Leaving Twitter:How I Saved My Wrestling Soul

In the 2006 film, “Superman Returns”, there is a scene where Superman asks Lois Lane what she hears. When she tells him nothing, he responds with, “I hear everything.” I never thought I could relate to that quote on any level, that was until I became more engaged in the toxic playground that we lovingly call, “Wrestling Twitter.” Every thought, opinion, and complaint of millions of wrestling fans at the touch of a button? What could possibly be wrong with that?! The truth is….plenty! It was not until I stopped to really think about it that I came to this chilling revelation….Wrestling Twitter was the only promotion I watched religiously, and that hurt my soul.

Growing up as a wrestling fan was like being part of a secret club. It was not, and to a point still isn’t, a socially acceptable way of spending your time. If I had a nickel for every time I mentioned wrestling around a non-fan and had to deal with, “You mean that fake stuff?”, I could retire yesterday. It’s eerily similar to the Harry Potter-verse. We are the wizards, and they are the muggles. It is why the amount of negativity that pollutes Wrestling Twitter is so baffling. I never knew there were so many of us. I never thought I could feel that sense of community outside of my circle of 2 friends that I’ve been watching wrestling with for 30 years. We used to come to each other’s defense to honor something we love so much. Now we can’t wait to jump at the chance to tear somebody down because they like a certain performer, or certain promotion, or because they don’t watch the indies. Our secret society has imploded. It has gotten so big that the worst thing that can happen to every community happened:We had turned on each other. Since summer was upon us, it occurred to me that maybe it was time to take a little vacation from this madness.

The fact was I wasn’t enjoying wrestling as much as I used to, and I couldn’t figure out why. At first I thought it was the product, but I wasn’t sold on that one right away. It was deeper than just not being engaged in a story line, or seeing a bad match or 2. Was I too old? Had I just become a curmudgeon who could not look past the glory days of my youth? Was I going through some sort of wrestling mid-life crisis at age 36? What was different about it? What was different about how I watched it? Aha! There it was! It had nothing to do with the what I was watching, it was what I was doing while watching. My phone was always in my hand. If I wasn’t watching on my iPad, it was right next to me, ready to check how all of you were reacting. Ready to make a funny observation in hopes of entertaining my fellow fans. Segments or matches I thought were good, would get obliterated on social media. That made me feel like I was missing something, or like I was out of touch. It also made me question whether or not the show was actually good. When I realized how much that influenced my experience, and the weight that those opinions carried, I knew I had to change my approach. I had to get back to basics. I had to rediscover why I loved this sport so much.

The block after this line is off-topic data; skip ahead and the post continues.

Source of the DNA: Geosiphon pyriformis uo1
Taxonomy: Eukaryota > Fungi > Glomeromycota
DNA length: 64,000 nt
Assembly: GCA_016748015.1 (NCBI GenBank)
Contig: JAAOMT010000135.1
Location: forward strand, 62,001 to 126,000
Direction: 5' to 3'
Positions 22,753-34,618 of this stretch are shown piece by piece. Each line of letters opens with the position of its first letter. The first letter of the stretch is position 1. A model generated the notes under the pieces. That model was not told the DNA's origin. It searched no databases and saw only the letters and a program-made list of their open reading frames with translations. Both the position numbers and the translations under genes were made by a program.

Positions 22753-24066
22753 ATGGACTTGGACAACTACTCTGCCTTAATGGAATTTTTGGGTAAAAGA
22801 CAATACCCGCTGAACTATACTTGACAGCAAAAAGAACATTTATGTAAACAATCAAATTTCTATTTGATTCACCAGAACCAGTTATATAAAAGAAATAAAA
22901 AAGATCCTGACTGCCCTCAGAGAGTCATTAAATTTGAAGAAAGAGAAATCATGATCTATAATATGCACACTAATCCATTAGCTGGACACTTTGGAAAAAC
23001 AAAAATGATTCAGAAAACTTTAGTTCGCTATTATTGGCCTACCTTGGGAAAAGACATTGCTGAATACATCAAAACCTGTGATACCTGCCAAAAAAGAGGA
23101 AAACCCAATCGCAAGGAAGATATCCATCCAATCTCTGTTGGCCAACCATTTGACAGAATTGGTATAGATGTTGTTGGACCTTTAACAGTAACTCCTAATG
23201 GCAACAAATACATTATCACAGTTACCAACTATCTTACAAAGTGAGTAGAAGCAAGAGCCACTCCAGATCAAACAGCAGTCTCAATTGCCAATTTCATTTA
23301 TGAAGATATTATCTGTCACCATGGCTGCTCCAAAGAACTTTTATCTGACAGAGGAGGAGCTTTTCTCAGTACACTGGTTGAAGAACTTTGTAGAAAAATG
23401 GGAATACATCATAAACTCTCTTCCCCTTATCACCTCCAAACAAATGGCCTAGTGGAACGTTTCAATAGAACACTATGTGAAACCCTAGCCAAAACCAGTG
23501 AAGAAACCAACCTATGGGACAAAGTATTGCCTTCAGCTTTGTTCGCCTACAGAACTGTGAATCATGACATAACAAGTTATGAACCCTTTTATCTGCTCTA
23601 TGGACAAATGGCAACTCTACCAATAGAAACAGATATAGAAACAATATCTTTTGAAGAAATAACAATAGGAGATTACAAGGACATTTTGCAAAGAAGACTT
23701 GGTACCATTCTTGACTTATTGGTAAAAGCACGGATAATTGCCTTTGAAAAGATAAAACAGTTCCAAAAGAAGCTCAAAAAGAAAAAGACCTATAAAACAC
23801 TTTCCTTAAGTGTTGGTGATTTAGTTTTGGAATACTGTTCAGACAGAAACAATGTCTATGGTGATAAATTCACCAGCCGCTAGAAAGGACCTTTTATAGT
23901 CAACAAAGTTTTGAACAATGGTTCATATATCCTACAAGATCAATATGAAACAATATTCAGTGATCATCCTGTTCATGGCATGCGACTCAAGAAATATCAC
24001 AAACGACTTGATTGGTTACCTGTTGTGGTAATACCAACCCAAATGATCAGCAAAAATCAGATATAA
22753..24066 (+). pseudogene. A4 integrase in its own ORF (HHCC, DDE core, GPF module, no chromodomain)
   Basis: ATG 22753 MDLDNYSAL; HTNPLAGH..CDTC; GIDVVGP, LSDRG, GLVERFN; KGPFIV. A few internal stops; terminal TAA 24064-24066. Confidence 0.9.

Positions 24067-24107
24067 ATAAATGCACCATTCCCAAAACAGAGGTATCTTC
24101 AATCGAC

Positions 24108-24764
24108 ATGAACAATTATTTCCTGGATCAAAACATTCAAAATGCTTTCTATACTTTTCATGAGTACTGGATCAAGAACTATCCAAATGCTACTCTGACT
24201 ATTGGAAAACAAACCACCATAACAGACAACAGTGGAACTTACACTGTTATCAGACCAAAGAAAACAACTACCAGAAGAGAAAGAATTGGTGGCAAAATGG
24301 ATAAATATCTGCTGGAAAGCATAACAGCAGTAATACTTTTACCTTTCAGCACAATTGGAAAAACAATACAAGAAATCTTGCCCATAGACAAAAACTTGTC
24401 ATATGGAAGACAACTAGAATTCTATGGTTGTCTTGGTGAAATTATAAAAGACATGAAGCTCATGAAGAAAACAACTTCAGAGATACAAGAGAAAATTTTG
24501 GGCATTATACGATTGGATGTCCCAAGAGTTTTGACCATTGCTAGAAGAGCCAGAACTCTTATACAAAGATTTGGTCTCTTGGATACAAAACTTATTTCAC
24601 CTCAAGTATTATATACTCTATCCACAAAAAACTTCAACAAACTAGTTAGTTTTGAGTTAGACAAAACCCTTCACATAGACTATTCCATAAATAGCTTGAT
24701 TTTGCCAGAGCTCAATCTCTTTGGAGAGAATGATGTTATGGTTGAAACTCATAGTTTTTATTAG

I deleted my Twitter app on May 30th. Instantly I felt that this was the right thing to do. I was excited to see how I would change throughout this experiment. I had to know if something that started out as a fun add-on to my favorite TV, had turned into an addiction. The first week of my hiatus was easier than I thought. I watched Raw and Smackdown on my own time, with no outside interference. I was able to enjoy the NJPW Dominion show relatively spoiler free over the course of 2 days. The only result that I knew of being Chris Jericho’s victory, and that was Facebooks fault. As the days turned into weeks I felt more connected to the shows, instead of being connected only to other fans. The next big WWE show was Money in the Bank, and I was able to watch that the morning after, completely spoiler free. Was it the best show ever, of course not, but for the first time in what felt like eons the product felt fresh. I simply watched. That was a big deal to me. That made me think of a question to ask all of you….How long has it been since you actually WATCHED wrestling? Because you can’t tell me you are focused on the show, and really taking in all that is going on, if you are constantly looking at your phone, and scrolling through a Twitter timeline. Your attention is on that, not what is on the television. That is a fixable problem that fans in 2018 are ignoring, and I promise taking a break will help you cleanse your wrestling soul.

Look I get it. The amount of followers you have on social media matters in the world we live in. Wrestling blogs and podcasts are a dime a dozen, and you have to do what you can to stand out in that crowded room. It is our passion, and it is important. What I do ask is that you don’t mortgage that passion for the sake of followers and downloads. Maybe take a break from “live tweeting” Raw, lock your phone away and just watch it. Ignore the opinions of others, reflect and form your own ideas. It may surprise you how much it will impact your fandom. Hell it may even improve your projects! I am ready to step back into this forum because I believe in my heart I can help bring our wrestling community back from he brink. So for the sake of your sanity please take a breath anddecide for yourself how you want to consume wrestling, as well as interact with good people who also share in your passion. Take stock in what kind of fan you are, and what kind of fan you can be. Avoid letting the opinions of others get to you. Avoid pushing your opinions on others. Talk to one another instead of argue. If we can stand together as fans once again, the wrestling community we have created can flourish. If you need help getting there, you know where to find me.

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